If the seder meal is a time of unity, why will so many Jewish service staff in the Holy Land be working against their will?
It seems there could hardly be a greater example of Jewish unity and the power of Pesach to bring people together. Tomorrow night, thousands of Jews from across the diaspora will celebrate seder in Israeli hotels.
At first glance, the scene in the average hotel tells this happy story. But like a Magic Eye picture, on closer examination things look very different. In truth, the scene will epitomise just how polarised we have become as a religion.
All children old enough to understand what they ask in the Four Questions know that on seder night everyone must lean. The reason, parents explain, is that everything we do, even the way we sit, should stress the fact that the Children of Israel were liberated from slavery, and all Jews as their descendants need to celebrate this freedom. Leaning is a free man’s privilege.
But keeping things running smoothly in the hotel dining-rooms — as guests, mostly religious or traditional Jews, pontificate on topics like this — is an army of kitchen staff, waiters and waitresses. They are not, as many people presume, all non-Jews; but rather many are Jews compelled, by hotel rotas, to work.
Shmuel Zurel, director general of the Israel Hotel Association, estimates that up to half the employees in some hotels tomorrow night will be Jewish. In fact, so that guests can enjoy fine wines, many hotels prefer to employ Jewish staff who can serve any bottles, whereas non-Jews — according to halachah — can only serve boiled (mevushal) wine.
How ironic. You will be hard-pushed to find the word “I” in the haggadah — it is all about our freedom as a nation. We make a truly inclusive declaration in Aramaic: that whoever wants “should come and eat”. But it has become a night when non-observant Jews abstain from the celebration to serve religious Jews who take part.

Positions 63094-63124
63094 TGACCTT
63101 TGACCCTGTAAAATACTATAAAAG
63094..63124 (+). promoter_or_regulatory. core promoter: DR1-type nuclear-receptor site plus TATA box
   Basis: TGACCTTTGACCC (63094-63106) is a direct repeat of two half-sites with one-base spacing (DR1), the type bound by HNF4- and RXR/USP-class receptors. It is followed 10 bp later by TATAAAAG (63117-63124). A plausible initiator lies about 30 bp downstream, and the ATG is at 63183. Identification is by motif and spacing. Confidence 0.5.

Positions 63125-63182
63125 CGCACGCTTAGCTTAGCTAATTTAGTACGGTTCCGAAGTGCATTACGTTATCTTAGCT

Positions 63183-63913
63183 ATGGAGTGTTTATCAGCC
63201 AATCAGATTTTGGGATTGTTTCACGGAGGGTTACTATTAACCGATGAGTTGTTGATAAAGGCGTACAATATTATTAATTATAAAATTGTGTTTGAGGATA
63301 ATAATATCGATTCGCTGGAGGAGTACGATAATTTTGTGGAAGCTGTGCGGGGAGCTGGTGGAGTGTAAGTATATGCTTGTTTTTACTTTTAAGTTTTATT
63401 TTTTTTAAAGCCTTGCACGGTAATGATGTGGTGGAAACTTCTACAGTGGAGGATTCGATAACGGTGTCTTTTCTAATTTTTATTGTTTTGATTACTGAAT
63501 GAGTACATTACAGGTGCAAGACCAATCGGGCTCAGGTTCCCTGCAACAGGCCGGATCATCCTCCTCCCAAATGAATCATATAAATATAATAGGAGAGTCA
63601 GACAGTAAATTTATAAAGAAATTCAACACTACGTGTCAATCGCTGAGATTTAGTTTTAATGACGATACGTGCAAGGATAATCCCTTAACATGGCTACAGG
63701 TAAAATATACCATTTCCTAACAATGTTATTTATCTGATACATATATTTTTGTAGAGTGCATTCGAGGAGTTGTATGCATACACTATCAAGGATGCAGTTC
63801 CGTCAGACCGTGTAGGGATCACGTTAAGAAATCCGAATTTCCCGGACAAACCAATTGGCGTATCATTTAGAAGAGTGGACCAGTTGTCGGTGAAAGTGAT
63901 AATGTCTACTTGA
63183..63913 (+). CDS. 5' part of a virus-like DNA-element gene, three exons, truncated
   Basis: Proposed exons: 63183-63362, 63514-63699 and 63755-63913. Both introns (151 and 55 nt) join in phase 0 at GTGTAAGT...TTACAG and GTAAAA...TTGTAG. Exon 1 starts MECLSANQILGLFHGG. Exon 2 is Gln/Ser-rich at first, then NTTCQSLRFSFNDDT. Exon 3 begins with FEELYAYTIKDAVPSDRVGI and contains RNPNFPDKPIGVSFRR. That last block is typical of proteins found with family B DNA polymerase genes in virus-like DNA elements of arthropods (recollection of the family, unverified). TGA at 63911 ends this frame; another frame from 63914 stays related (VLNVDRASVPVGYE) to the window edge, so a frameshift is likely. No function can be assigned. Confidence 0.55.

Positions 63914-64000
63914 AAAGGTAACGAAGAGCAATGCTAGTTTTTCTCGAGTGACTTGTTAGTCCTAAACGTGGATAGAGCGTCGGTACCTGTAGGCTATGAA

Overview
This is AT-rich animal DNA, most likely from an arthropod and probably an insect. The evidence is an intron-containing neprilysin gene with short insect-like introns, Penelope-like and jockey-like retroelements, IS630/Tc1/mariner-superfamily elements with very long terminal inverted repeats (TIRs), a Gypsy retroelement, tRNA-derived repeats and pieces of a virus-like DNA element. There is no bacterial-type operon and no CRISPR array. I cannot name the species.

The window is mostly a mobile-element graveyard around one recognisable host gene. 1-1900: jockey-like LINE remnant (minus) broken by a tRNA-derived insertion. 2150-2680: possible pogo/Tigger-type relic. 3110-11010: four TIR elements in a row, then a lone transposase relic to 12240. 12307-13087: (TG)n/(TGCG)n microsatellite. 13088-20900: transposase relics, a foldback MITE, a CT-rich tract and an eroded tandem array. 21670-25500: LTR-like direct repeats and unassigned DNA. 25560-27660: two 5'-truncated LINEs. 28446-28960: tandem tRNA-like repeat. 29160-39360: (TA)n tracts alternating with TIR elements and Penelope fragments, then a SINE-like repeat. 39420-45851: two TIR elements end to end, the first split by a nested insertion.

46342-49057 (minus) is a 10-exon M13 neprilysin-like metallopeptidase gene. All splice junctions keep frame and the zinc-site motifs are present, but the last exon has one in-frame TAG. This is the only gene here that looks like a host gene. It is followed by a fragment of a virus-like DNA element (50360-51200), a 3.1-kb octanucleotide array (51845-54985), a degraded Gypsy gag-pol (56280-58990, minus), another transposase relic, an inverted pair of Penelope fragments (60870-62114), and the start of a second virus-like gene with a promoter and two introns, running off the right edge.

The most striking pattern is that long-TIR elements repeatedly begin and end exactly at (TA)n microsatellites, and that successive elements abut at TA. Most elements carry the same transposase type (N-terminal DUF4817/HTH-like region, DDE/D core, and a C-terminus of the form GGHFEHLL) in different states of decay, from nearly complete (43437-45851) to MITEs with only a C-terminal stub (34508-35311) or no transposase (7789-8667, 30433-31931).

Is it wrong to go to a hotel for seder? London’s Charedi establishment certainly thinks so. Last month, Dayan Shalom Friedman, of the Union of Orthodox Hebrew Congregations, issued a statement urging a halt to the practice. His reason is that you miss out on the virtue of cleaning.
But far more integral to the true theme of the festival is the problem of the freedom rite turning in to one where some Jews take part and others serve.
You cannot condemn holidaymakers for going, or the staff for doing their job. However, it indicates that the Israeli tourist industry, which we all talk so much about supporting, can be problematic.
The vision of Zionism was to have a state where being a Jew is no impediment to getting on in life. Just the other week, I was talking to a man who studied tourism and worked in hotels in England, where rotas were amended to facilitate his Orthodox observance. When he made aliyah, he was offered a job in a Jerusalem hotel, only to have it withdrawn when they realised he was religious and would not work on Shabbat and holidays. The ending of his story is not uncommon — he was forced to leave the hotel industry in order to remain observant.
When holidaymakers sing haggadah songs, if they look carefully at the waiters and waitresses, it is likely some will be mouthing along. Many, while not Orthodox like the man I spoke to, would prefer to be at home celebrating Pesach.
Required to pigeonhole themselves as secular to get their job, even if that does not quite describe their Jewish identity, they now need to face the consequences of adopting that label. They must be willing to forgo any Shabbat or holiday, often to spend it at the service of people from the other side of the religious spectrum.
The fact that citizens of the Jewish state are constantly forced to categorise themselves in to a particular group is one of its great problems. They must do so for schooling, for youth movements, for army service, and then for employment.
We so often like to tell ourselves smugly that whatever divisions like these exist among the Jewish people, seder night is a respite from them, a rare glimpse of unity as everyone celebrates.
Nonsense. Tomorrow night Israel’s hotels will showcase our schisms. And then, through the rest of the festival, resentment between the country’s secular and religious is set to peak. This is because a fortnight ago a Jerusalem court gave a carte blanche to shops and restaurants to sell chametz on Pesach, and Orthodox politicians pledged to use political channels to undermine the ruling. Both sides are furious at the other.
In the Promised Land, instead of promoting unity, Pesach exacerbates division.
Nathan Jeffay is an Israel-based contributor to the JC